But as the game began slipping away from them in the fourth quarter, spacing began a bit of a problem.
Why does it look like Briann January is all alone playing free safety with nothing to do? Because Catchings, who is standing at the right elbow is essentially guarding three players: Penicheiro is standing behind her, Willingham is right in front of her, and she’s right in the middle of any pass to the right wing to Shay Murphy. Obviously the Sky needed some movement and they did get that.
The play resulted in a shot clock violation as they never really found anything to do with the ball for the next 11 seconds and looked completely scattered.
This type of thing happened on a few occasions late in the Sky’s game vs Indiana, where the players just didn’t seem to be on the same page. And that speaks to possibly the biggest problem for the Sky this season.
Lack of productive depth
We could point to poor point guard play as the root of all the Sky’s problems, but when you look at the totality of what’s going on it’s also more than that – while neither Penicheiro nor Courtney Vandersloot have been very efficient this season, the entire team outside of Fowles and Prince has been largely unproductive. Swin Cash and Le’coe Willingham have had sub-par years after coming over from the Storm, Vandersloot is still an extremely turnover prone point guard, and Shay Murphy is the only player outside of Fowles or Prince who is even a remotely efficient scorer.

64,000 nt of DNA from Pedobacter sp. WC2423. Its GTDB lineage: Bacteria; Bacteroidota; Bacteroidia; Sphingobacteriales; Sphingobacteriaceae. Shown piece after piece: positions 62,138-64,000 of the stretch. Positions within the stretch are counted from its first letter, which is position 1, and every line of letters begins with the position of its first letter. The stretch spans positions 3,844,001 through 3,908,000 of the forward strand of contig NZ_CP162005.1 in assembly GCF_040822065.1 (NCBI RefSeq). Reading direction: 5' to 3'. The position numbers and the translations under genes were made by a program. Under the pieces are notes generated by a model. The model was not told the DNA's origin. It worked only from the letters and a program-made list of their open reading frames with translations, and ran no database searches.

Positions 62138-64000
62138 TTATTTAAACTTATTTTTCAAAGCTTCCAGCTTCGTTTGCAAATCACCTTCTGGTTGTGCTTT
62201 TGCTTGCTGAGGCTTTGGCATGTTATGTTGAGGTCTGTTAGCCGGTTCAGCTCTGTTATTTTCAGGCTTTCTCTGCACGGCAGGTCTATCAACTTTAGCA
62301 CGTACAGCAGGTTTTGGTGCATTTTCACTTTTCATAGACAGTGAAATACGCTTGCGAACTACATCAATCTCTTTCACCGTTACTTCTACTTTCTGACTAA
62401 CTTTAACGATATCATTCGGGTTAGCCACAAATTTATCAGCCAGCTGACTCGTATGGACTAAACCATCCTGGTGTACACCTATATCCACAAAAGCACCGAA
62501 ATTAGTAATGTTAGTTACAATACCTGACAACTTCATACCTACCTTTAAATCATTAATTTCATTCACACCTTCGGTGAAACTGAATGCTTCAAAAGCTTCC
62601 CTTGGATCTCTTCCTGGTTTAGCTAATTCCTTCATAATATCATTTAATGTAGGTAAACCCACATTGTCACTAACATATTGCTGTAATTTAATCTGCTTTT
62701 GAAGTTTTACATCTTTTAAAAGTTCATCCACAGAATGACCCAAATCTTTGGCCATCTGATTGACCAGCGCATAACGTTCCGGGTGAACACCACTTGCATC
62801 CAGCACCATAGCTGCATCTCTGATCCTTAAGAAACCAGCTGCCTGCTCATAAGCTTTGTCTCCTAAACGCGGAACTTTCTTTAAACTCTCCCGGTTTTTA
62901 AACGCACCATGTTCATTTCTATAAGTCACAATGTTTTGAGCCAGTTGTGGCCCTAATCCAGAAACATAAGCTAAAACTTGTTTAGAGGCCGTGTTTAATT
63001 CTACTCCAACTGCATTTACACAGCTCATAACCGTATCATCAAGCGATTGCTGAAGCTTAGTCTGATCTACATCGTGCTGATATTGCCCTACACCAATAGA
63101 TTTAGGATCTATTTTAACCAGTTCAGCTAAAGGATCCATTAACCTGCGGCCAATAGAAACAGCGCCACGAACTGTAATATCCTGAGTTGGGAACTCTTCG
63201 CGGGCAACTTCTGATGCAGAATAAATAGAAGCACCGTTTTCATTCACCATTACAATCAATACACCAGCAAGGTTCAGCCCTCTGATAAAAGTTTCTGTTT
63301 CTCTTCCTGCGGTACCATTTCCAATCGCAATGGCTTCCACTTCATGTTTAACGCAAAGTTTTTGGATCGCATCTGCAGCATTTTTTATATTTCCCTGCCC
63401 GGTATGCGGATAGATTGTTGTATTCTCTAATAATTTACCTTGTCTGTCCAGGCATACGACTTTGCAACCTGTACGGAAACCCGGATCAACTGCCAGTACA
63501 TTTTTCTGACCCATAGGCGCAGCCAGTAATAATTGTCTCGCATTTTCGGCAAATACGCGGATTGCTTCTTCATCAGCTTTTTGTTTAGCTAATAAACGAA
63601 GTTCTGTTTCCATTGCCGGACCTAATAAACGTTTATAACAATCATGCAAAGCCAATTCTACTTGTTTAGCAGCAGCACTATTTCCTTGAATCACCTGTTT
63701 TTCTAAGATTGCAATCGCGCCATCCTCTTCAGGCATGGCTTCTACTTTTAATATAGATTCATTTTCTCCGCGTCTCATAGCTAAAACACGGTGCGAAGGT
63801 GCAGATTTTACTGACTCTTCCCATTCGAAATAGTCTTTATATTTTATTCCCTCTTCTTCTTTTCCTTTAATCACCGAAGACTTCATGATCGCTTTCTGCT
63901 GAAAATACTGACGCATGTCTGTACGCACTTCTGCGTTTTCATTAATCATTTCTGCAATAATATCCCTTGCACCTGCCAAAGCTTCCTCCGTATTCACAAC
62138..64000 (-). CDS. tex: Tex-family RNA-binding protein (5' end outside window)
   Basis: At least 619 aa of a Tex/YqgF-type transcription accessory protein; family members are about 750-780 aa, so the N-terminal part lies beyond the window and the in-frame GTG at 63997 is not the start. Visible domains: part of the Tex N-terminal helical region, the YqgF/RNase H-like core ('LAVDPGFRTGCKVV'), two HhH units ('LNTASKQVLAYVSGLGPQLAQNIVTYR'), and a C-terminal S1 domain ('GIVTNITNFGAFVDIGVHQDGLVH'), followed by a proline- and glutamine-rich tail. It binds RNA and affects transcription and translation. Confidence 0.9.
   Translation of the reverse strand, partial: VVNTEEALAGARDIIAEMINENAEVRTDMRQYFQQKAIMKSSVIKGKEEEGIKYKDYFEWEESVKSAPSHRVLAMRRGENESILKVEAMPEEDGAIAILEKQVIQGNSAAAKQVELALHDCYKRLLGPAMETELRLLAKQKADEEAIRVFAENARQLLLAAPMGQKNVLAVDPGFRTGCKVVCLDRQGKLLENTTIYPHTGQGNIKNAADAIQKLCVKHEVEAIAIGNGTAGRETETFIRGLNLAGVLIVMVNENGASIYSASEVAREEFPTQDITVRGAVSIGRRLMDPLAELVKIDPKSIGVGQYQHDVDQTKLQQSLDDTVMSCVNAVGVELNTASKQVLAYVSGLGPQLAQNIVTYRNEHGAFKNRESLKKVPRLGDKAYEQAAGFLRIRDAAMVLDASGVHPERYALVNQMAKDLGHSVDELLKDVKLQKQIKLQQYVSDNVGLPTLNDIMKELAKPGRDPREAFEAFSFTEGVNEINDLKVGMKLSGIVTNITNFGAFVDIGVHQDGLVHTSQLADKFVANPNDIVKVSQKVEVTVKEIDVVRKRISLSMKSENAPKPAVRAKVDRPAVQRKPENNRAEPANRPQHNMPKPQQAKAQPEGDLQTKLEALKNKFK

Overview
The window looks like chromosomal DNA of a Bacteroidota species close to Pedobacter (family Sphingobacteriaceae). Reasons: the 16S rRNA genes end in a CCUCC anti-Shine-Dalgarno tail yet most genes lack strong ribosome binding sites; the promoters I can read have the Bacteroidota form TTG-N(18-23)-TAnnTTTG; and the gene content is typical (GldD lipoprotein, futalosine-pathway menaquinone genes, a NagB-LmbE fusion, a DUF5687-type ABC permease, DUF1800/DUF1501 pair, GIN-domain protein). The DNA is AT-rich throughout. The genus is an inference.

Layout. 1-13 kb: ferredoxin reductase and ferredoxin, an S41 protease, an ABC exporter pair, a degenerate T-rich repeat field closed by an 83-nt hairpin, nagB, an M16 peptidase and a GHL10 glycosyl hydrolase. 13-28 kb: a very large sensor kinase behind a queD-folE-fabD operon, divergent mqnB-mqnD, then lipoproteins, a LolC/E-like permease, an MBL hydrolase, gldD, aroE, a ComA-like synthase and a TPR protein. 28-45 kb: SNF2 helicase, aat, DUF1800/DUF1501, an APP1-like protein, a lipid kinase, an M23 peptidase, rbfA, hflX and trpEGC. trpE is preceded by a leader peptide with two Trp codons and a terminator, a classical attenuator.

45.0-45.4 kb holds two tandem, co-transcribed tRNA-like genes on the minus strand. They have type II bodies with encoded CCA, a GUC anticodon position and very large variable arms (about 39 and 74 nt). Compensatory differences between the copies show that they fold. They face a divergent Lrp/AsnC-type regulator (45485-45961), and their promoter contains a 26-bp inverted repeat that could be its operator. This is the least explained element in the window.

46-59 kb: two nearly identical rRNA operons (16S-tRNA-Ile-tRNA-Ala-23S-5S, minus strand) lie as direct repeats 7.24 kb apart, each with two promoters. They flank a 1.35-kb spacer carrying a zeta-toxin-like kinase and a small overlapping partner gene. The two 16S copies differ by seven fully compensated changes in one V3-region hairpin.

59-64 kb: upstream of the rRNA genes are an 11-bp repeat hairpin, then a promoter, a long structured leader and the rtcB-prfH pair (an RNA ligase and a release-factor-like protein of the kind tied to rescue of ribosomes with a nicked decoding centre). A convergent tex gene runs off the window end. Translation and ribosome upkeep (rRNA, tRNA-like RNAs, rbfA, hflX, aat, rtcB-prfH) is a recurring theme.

They have to look to Fowles on almost every possession to score, teams are figuring it out, and they are facing defensive schemes that basically dare them to do something else. On possessions when Fowles can establish position on the post, they struggle to find anything else to do.
That’s why Prince was so valuable.
Epiphanny Prince’s absence
Ultimately, the biggest problem for the Sky was the most obvious: they couldn’t win without Prince because they were playing without Prince.
It’s not that Prince solves all of those problems, per se, but because she helps the Sky overcome them.
If Fowles can’t establish in the post, Prince can score herself. If there’s poor spacing, Prince can navigate her way through a crowd and create something where nothing existed previously. If they struggle to get the ball upcourt without turnovers, Prince can bring the ball up. If nobody else on the team is playing well, Prince has singlehandedly won games for them.
When that was gone – in addition to her defensive presence – all of these other problems plagued the Sky.
Before Chatman’s assessment of Fowles after the Silver Stars game, she took responsibility for their loss against the New York Liberty. And perhaps we could put part of this on coaching: as often as the Sky have looked confused, methodical, or just plain not very good, perhaps we could say that the problem is a matter of coaching above anything else. But with all the veterans on this team, it’s hard to really find any one specific explanation for their poor play other than the fact that they are really reliant on Epiphanny Prince to have any sort of success.